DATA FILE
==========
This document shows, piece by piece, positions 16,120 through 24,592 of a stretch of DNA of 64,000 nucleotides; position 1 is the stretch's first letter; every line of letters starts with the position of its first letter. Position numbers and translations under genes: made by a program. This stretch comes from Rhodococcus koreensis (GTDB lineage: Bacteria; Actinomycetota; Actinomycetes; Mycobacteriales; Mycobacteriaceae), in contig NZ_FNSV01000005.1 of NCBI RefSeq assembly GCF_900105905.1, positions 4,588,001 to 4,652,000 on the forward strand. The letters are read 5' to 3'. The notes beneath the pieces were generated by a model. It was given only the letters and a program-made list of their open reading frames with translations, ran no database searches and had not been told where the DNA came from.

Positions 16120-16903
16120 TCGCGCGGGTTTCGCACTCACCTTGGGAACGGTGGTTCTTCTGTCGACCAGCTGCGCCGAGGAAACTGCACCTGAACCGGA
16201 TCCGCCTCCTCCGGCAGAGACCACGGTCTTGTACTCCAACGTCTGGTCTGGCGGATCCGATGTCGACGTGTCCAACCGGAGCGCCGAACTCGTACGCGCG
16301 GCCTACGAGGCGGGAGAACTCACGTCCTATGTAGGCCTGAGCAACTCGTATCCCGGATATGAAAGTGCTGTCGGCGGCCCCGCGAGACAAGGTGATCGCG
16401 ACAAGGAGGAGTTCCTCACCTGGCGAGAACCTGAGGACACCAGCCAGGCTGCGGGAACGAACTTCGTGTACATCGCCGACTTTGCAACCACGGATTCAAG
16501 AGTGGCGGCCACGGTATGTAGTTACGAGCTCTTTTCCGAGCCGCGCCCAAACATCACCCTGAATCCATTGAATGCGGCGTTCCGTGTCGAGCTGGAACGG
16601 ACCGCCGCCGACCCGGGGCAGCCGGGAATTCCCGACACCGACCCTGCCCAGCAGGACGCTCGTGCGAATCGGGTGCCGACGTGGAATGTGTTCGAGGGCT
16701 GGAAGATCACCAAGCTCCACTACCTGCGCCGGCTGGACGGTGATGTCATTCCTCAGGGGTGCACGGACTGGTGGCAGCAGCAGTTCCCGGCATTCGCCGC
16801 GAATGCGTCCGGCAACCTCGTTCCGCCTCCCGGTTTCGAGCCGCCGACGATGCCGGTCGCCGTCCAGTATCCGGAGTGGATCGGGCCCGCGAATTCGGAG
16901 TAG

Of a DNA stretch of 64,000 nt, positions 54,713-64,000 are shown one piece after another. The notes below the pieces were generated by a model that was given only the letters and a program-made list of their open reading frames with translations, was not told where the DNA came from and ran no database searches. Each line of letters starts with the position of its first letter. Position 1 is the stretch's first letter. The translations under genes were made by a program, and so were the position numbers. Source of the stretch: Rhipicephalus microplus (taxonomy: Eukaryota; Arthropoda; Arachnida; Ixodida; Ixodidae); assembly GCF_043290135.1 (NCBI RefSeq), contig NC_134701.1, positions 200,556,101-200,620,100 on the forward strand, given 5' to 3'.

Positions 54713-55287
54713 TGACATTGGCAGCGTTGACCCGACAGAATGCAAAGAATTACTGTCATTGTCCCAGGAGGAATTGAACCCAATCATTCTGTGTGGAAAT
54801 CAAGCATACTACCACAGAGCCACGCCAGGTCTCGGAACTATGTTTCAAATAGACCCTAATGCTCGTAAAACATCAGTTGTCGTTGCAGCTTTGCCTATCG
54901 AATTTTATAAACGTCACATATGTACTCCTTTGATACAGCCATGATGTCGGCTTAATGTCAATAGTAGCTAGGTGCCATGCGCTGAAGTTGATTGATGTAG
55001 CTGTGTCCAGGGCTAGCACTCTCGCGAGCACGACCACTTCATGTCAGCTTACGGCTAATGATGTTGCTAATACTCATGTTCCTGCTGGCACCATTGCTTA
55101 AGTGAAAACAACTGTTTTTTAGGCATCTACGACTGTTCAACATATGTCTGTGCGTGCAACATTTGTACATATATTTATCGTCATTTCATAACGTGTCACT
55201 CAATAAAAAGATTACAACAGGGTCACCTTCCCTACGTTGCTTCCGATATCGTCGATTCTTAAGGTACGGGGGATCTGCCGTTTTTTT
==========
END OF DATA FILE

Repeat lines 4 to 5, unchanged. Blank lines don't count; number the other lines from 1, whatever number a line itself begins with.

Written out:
16201 TCCGCCTCCTCCGGCAGAGACCACGGTCTTGTACTCCAACGTCTGGTCTGGCGGATCCGATGTCGACGTGTCCAACCGGAGCGCCGAACTCGTACGCGCG
16301 GCCTACGAGGCGGGAGAACTCACGTCCTATGTAGGCCTGAGCAACTCGTATCCCGGATATGAAAGTGCTGTCGGCGGCCCCGCGAGACAAGGTGATCGCG